You will never understand how a solitary backpacking feels like unless you experienced it yourself. It might be dangerous and risky but you won’t learn your abilities to hurdle what seems like challenges until you take the first step.
December 26 -30, 2012. Words are unnecessary to explain why I left Tina & Gabby in our current home in Penang for 5 days and traveled alone to Chiang Mai. There’s no selfishness in the intent but gratitude for understanding. I initially asked my wife if she’s interested in going with all three of us; the casual response I got was a verbal permit to travel solo. She knew I wanted to experience solo backpacking. Sweet! While I have been used to going to places with my own family for 9 years now, it’s a uniquely beautiful gift when people you love most provide you the wings to explore new grounds, discover new cultures and appreciate your own days.
Travelers and tourists may take a train from Singapore to Kuala Lumpur to Hat Yai and Bangkok on a single journey. Then transfer to another train or bus to Chiang Mai (or any parts of Thailand). I didn’t take the train; here’s my route :
From Point A : Penang Sentral Bus Station in Butterworth to Point B : Hat Yai Bus Terminal was about 4 hour trip via mini-van including the Immigration procedures of exit from Malaysian border and entry to Thailand border.
From Point B : Hat Yai Bus Terminal to Point C : Mo Chit Bus Station in Bangkok was 14 hour-night-trip on a VIP bus.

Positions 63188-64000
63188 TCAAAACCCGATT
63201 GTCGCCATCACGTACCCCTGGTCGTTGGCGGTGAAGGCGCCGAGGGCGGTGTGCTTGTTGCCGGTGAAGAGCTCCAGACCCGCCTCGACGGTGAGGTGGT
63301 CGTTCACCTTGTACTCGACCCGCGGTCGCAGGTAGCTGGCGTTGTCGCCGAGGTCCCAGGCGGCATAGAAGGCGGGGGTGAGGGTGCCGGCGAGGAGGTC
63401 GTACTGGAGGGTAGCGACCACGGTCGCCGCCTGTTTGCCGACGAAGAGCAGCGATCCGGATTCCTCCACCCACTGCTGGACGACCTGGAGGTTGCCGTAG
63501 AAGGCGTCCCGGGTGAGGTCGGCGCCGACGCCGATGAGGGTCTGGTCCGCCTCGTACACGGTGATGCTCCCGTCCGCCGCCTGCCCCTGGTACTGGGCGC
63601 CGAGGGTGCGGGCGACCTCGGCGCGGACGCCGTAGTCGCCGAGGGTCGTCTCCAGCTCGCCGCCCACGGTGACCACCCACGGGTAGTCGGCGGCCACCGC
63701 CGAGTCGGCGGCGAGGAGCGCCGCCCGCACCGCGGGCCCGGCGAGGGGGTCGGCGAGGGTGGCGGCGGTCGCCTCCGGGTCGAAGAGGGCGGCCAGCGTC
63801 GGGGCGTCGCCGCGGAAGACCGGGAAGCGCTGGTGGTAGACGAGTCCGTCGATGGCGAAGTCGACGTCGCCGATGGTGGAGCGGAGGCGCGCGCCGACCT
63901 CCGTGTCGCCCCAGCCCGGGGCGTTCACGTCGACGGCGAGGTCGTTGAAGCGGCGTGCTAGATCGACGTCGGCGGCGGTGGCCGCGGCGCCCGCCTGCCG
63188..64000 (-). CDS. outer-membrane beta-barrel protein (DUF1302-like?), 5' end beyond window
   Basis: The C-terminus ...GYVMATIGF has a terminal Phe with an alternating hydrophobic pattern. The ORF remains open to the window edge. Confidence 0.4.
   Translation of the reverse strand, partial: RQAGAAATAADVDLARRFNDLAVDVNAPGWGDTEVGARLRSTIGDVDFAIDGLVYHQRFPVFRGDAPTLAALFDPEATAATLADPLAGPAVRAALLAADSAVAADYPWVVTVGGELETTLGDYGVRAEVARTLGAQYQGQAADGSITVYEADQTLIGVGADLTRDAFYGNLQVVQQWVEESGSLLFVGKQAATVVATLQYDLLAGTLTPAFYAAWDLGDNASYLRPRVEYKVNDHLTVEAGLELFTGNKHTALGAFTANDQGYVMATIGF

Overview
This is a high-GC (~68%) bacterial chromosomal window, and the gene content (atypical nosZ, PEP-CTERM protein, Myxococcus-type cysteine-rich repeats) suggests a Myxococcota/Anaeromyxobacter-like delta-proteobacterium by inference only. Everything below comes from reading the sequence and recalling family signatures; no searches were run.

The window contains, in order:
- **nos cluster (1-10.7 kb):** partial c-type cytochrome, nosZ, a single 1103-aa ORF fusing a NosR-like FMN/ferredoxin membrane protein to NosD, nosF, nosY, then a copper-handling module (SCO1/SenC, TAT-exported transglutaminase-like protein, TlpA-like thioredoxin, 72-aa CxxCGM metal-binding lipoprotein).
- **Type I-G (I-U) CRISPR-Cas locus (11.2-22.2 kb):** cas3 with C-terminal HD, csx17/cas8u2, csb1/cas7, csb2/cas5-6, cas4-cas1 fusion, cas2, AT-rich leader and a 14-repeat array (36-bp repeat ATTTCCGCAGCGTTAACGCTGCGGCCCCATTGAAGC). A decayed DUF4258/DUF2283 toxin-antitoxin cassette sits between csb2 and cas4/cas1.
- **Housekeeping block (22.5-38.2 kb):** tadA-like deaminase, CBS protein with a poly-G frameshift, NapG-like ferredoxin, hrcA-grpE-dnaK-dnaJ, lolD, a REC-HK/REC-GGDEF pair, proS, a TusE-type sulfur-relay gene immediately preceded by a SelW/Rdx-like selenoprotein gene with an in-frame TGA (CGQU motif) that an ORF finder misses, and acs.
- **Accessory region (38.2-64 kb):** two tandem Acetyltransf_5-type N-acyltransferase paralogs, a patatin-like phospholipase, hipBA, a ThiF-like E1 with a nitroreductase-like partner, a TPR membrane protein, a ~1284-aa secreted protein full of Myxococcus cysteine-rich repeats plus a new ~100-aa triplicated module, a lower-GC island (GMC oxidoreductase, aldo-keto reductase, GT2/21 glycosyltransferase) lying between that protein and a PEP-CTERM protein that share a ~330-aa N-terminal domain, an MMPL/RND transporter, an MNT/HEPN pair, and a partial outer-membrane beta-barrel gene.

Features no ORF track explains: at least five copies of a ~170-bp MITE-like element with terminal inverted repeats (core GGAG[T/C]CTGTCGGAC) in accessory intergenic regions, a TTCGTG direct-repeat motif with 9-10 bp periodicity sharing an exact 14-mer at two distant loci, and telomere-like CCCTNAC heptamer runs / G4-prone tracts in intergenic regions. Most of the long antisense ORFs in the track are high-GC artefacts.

Point C : Mo Chit Station to Don Mueang Airport in Bangkok to Point D : Chiang Mai International Airport was around 1 hour flight.
This was my very first solo backpacking trip and God knows if it will be the last.
December 26, 2012, Wednesday. At 7.30AM via Rapid Penang Bus, I left our 11th floor apartment in Butterworth, Penang with my laptop bag, DSLR camera and a backpack in tow. The public bus that usually takes Tina and I to work took me to Penang Sentral Bus Station after 10 minutes. Barely an hour after, I asked the dispatcher of the busliner where I bought my ticket to Hat Yai about the arrival of the mini-van; she said, it’ll come in a while. True enough, I found myself inside a 10-seater-van with 4 other passengers en route to the borders of two Southeast Asian Countries.
Although my family and I miss everything about our country, the Philippines, I personally consider myself lucky to be based for more than two years now in Northern part of Malaysia where Thailand is so accessible (not to mention we also enjoyed going to Singapore which is at Malaysian’s Southern tip via bus from Penang). My family and I crossed the borders and return more than a couple of times. However, this post-Christmas trip was so different for I was lone but not lonely.
Penang to Hat Yai City proper is roughly 4 hours. The mini-vans that take passengers from Penang to Hat Yai usually have an obligatory few-minute-stopover at a food-toilet-forex-complex in a place so near the Malaysia border called Changloon and this trip was not an exception. In Changloon, driver asked our passports for him to prepare and type-write our Departure-Arrival cards. This service was included in the 32 ringgit or USD 10.51 mini-van fare. While he was doing that, I was busy stuffing my tummy with brunch. I ordered two plates for I left home without having breakfast. It was carbohydrate-loading for me that late morning; I had my favorites although I dare say Penang’s versions of these dishes are incomparably delicious, Changloon’s don’t even come close.
Exiting Malaysia was a breeze.
Likewsie entering Thailand for someone like me who’s a holder of Philippine passport stamped with Employment Pass in Malaysia was hassle-free, as my country of origin and these nations are all members of ASEAN, simply putting it - No Visa required.